Finally, a profile view.
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There is nothing about cruise missiles which necessitates a slant launch (especially given the expected high altitude flight profile of a hypersonic cruise missile). Multiple VLS-launched cruise missiles are vertically launched and subsequently tip over towards the target during the ascent. That said, I do think it could certainly possibly be some kind of ultra-long-range SAM, like an SM-3 type of missile designed to intercept ballistic missiles.Looks like a SAM to me. If this is a new long range SAM, this is by itself a very exciting development.
--- Long mid body fins
--- Short stubby booster
--- Launched vertically from a tube.
A ballistic missile is free from long mid body fins, except for small fins at the bottom of the second stage.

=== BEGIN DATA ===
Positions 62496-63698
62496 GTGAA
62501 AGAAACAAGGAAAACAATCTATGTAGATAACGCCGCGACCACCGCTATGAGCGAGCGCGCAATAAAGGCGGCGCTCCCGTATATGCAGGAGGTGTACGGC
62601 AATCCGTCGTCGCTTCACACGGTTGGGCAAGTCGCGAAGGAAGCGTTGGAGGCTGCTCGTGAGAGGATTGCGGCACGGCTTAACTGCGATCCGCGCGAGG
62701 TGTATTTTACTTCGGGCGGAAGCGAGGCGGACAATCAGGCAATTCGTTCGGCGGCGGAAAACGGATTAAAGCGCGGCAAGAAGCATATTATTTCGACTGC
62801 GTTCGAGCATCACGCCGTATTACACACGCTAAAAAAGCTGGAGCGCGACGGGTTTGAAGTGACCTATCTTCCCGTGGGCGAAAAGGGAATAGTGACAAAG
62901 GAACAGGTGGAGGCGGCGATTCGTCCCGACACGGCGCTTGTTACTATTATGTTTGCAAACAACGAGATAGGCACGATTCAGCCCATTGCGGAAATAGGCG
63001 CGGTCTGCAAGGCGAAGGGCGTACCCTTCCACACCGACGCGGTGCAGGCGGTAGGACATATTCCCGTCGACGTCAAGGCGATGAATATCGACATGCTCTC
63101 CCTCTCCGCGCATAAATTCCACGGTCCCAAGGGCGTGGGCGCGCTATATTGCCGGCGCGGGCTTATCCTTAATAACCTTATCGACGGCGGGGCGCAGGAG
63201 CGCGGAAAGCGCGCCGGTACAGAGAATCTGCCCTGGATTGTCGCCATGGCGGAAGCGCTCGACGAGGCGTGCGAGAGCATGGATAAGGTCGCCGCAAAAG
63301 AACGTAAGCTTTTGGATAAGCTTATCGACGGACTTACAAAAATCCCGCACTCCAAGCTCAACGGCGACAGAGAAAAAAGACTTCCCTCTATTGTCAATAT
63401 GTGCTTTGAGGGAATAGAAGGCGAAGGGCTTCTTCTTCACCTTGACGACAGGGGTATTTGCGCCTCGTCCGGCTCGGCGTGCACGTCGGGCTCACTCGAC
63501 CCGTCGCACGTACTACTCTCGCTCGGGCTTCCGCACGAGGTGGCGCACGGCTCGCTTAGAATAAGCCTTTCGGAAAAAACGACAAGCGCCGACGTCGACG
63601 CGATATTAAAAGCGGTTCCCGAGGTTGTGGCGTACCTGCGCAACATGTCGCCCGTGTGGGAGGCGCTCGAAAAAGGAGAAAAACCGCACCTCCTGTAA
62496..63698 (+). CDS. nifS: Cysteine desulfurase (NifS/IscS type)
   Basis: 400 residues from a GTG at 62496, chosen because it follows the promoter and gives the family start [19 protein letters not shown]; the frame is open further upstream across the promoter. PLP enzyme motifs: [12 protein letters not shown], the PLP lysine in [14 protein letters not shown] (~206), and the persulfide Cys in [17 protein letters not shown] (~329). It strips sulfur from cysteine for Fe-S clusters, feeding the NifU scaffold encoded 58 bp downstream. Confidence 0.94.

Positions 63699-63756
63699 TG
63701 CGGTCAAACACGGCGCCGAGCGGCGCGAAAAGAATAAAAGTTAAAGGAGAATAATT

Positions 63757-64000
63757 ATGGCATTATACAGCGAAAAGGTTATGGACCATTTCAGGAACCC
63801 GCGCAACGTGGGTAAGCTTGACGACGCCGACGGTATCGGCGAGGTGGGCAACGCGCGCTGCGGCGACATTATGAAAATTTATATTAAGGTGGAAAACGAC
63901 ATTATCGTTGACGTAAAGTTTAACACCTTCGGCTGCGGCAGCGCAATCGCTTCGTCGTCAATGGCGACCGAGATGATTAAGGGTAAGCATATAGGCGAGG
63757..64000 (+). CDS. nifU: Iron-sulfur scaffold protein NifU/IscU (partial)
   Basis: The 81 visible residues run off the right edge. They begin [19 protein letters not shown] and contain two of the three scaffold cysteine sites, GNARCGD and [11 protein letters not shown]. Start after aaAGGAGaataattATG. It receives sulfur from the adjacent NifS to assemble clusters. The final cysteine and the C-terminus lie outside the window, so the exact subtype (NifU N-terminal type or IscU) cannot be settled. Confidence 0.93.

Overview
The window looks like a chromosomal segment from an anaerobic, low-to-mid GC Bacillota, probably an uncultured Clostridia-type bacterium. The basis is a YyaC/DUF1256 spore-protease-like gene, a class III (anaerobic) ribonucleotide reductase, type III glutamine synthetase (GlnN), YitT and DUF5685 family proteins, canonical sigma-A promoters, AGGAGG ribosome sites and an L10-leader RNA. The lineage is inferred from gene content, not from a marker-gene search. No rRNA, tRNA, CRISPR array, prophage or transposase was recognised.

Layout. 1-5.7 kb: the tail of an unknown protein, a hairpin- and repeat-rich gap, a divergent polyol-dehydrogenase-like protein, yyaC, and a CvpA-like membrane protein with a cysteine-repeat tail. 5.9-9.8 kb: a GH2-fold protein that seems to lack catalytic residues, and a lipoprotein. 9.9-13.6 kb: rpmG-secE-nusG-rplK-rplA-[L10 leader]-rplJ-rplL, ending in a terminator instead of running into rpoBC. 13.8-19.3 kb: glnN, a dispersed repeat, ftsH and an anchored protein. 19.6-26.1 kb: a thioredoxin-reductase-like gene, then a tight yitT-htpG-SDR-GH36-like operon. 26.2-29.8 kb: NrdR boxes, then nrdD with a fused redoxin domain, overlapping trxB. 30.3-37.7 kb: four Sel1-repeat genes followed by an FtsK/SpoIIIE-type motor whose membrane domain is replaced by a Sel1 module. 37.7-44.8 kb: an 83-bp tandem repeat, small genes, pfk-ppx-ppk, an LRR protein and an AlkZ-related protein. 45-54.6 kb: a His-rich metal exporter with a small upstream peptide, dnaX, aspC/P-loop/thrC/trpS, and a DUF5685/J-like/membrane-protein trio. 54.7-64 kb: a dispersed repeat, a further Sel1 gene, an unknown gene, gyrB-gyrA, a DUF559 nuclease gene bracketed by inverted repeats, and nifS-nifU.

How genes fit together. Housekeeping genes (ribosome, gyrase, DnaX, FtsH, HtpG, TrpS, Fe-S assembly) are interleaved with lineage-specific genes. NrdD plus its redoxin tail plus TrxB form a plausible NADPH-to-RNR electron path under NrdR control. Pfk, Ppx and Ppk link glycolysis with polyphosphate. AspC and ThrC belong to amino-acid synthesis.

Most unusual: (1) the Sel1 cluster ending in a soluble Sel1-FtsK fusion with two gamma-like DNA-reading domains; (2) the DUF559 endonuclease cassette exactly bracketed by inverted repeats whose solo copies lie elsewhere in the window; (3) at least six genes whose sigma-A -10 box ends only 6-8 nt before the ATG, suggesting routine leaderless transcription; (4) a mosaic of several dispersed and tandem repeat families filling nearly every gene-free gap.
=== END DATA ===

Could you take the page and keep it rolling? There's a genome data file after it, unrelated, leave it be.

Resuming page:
BMs use a long primary stage rocket.
BMs in the PLARF are launched not from tubes.
Cruise missiles are launched from tubes and do have stubby boosters but on land, they are launched from a slanted position, nor do they feature four mid body wings like that.
The size of the missile and its launch canister relative to the wheeled trailer would be consistent to a large SAM.
The YJ-18 is clearly an indigenized Klub.definitely shorter and fatter than the Russian Klub.
The picture doesn't capture the later version like you see on the parade where the large spine that supports the rocket could be containing its own fuel.Man, one wonders where they manage to cram even enough fuel for just a few km range. It's as if there's less than a meter of space between the terminal projectile and the engine, for fuel. That's likely less than 200 liters of fuel (160 kg). I don't believe the frontal "hollow shell" part of the missile can hold much if any fuel, as it has to be structurally beefy to hold the terminal projectile in place.
Then again, Tomahawk is usually said to hold 350 to 450 kg of fuel. And allegedly covers 1800 to 2500 km.
So... imagine if YJ18 somehow had 50% beefier fuel tank...